We get so used to reading we don't think of what's involved, but it's an incredibly labor-intensive activity. It just can't be a mass phenomenon like turning on the TV. I'm a TV watcher, and even a sitcom you've got to watch a few times to get the rhythm, but with each book, except a series, you have to break the code. It might take a page or 300 pages, but you've got to literally break a code to get in; it's very labor-intensive. It makes it hard for books to compete in a certain way in this world.
Your other book is called The End of Victory Culture: Cold War America and the Disillusioning of a Generation, which is a descriptive account of how popular culture began to erode around certain themes of war and victory and so on, in part because of the Vietnam War and events after that. It would seem that 9/11 has brought us to a new place that doesn't reflect a lot of the positive movement that we had thought we achieved. Do you agree with that? And why do you think that happened? Was it the nature of the attack that we experienced, or the ability of the administration and its supporters to manipulate our understanding of what's going on?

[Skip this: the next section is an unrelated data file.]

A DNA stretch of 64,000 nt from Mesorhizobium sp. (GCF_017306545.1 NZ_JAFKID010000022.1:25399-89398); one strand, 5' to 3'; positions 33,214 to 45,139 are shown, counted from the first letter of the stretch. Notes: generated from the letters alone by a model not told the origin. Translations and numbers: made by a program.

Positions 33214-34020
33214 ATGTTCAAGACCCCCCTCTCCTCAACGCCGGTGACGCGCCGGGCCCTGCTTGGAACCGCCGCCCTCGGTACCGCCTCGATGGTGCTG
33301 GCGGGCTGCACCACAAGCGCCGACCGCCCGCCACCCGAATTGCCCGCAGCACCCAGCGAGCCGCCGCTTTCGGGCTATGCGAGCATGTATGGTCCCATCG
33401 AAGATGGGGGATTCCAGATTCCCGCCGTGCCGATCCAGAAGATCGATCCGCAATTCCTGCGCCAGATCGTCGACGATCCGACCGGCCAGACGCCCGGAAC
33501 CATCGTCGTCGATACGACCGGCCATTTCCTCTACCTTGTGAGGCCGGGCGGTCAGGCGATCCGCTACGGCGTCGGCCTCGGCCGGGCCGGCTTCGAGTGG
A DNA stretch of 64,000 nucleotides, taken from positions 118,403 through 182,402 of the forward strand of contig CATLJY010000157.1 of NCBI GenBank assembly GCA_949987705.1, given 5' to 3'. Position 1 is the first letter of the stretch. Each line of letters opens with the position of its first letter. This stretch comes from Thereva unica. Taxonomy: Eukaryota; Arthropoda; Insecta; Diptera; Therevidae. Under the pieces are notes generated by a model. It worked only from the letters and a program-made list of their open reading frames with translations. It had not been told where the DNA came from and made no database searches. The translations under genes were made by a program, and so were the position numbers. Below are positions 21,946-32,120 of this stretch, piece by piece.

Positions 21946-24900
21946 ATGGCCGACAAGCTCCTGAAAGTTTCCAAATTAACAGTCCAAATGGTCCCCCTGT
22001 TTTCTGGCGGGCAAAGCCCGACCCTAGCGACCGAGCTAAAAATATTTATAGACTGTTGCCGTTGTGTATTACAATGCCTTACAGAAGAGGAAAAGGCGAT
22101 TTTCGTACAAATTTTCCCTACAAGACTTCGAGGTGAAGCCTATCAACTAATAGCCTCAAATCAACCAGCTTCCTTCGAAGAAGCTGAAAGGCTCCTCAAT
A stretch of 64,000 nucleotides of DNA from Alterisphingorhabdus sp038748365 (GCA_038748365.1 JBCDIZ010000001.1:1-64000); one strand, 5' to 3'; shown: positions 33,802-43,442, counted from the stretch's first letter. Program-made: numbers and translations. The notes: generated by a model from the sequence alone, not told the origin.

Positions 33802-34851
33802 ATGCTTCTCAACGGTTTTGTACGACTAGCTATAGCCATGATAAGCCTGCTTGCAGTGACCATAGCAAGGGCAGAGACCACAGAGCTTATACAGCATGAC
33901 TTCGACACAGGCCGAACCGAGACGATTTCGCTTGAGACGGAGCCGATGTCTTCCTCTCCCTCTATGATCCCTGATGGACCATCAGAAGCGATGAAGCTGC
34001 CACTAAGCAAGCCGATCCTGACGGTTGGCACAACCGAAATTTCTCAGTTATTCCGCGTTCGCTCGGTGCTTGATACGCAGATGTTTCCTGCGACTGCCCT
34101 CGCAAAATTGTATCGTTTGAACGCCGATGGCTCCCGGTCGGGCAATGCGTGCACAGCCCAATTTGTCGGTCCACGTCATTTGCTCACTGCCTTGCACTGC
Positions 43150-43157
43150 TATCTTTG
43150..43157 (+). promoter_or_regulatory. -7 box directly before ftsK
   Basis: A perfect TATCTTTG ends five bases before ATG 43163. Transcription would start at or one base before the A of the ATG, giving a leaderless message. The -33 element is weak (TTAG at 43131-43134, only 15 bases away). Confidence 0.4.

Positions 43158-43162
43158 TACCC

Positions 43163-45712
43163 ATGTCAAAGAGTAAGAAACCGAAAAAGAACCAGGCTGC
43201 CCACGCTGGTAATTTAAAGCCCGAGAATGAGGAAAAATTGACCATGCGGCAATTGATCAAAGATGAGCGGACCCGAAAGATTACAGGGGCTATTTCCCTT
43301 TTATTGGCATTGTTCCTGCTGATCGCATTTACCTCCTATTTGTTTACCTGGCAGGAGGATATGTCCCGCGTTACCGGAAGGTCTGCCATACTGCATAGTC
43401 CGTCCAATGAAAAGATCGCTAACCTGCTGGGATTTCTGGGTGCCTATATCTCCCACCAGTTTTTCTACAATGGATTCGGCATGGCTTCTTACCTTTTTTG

I would say all of the above. And I would say, in addition, that what I find strange about this administration is that, with the exception of Colin Powell who was in the Vietnam War, almost all these guys -- the president, the vice president, who said he had better things to do during the Vietnam period, and most of the rest of them managed to avoid it. It's not just avoiding service in the war, they managed to avoid the period in some fashion.